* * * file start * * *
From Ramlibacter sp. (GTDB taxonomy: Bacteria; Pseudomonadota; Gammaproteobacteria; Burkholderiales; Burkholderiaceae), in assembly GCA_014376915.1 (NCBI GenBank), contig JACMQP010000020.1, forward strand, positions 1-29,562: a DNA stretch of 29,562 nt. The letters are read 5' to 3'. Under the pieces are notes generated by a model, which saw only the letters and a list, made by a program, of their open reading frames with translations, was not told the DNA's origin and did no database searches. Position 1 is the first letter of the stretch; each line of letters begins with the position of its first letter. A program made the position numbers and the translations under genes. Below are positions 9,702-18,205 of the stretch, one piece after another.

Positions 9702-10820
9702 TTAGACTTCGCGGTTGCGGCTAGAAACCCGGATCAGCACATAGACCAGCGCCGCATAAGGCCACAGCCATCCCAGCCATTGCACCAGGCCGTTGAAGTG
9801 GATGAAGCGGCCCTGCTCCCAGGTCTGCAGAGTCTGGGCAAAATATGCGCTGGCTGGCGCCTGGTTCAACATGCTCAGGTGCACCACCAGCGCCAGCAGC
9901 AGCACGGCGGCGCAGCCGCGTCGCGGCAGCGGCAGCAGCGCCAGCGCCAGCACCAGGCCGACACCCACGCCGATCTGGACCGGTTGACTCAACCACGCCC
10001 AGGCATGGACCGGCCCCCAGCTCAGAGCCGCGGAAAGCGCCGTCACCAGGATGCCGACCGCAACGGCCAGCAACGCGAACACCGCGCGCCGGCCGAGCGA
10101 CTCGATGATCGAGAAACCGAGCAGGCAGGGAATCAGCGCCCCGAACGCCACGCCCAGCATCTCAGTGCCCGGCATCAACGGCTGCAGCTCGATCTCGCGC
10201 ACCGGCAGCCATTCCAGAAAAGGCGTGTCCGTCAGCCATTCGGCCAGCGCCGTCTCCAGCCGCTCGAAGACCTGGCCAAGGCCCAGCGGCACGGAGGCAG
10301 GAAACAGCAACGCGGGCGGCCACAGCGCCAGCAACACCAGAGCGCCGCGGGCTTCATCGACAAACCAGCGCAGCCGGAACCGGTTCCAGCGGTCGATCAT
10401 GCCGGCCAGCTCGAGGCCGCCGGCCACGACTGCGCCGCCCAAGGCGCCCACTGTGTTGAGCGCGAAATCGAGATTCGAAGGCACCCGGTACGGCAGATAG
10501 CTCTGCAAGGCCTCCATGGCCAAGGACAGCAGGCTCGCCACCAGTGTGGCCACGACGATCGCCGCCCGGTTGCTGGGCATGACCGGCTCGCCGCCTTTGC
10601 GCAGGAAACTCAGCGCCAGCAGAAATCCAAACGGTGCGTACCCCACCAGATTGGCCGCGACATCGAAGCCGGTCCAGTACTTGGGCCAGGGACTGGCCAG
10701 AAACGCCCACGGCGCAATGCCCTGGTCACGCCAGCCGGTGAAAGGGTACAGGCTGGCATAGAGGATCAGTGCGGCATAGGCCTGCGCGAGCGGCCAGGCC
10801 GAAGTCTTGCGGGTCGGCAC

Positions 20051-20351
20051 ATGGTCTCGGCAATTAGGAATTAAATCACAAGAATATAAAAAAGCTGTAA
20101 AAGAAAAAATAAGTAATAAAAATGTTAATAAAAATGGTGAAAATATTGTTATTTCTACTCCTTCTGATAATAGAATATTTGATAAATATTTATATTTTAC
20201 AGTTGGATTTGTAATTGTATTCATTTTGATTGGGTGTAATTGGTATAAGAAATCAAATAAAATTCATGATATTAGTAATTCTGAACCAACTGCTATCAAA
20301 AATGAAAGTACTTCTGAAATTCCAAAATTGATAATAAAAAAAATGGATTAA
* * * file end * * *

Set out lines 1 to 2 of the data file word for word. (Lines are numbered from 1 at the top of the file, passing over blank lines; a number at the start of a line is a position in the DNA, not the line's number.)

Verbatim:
From Ramlibacter sp. (GTDB taxonomy: Bacteria; Pseudomonadota; Gammaproteobacteria; Burkholderiales; Burkholderiaceae), in assembly GCA_014376915.1 (NCBI GenBank), contig JACMQP010000020.1, forward strand, positions 1-29,562: a DNA stretch of 29,562 nt. The letters are read 5' to 3'. Under the pieces are notes generated by a model, which saw only the letters and a list, made by a program, of their open reading frames with translations, was not told the DNA's origin and did no database searches. Position 1 is the first letter of the stretch; each line of letters begins with the position of its first letter. A program made the position numbers and the translations under genes. Below are positions 9,702-18,205 of the stretch, one piece after another.

Positions 9702-10820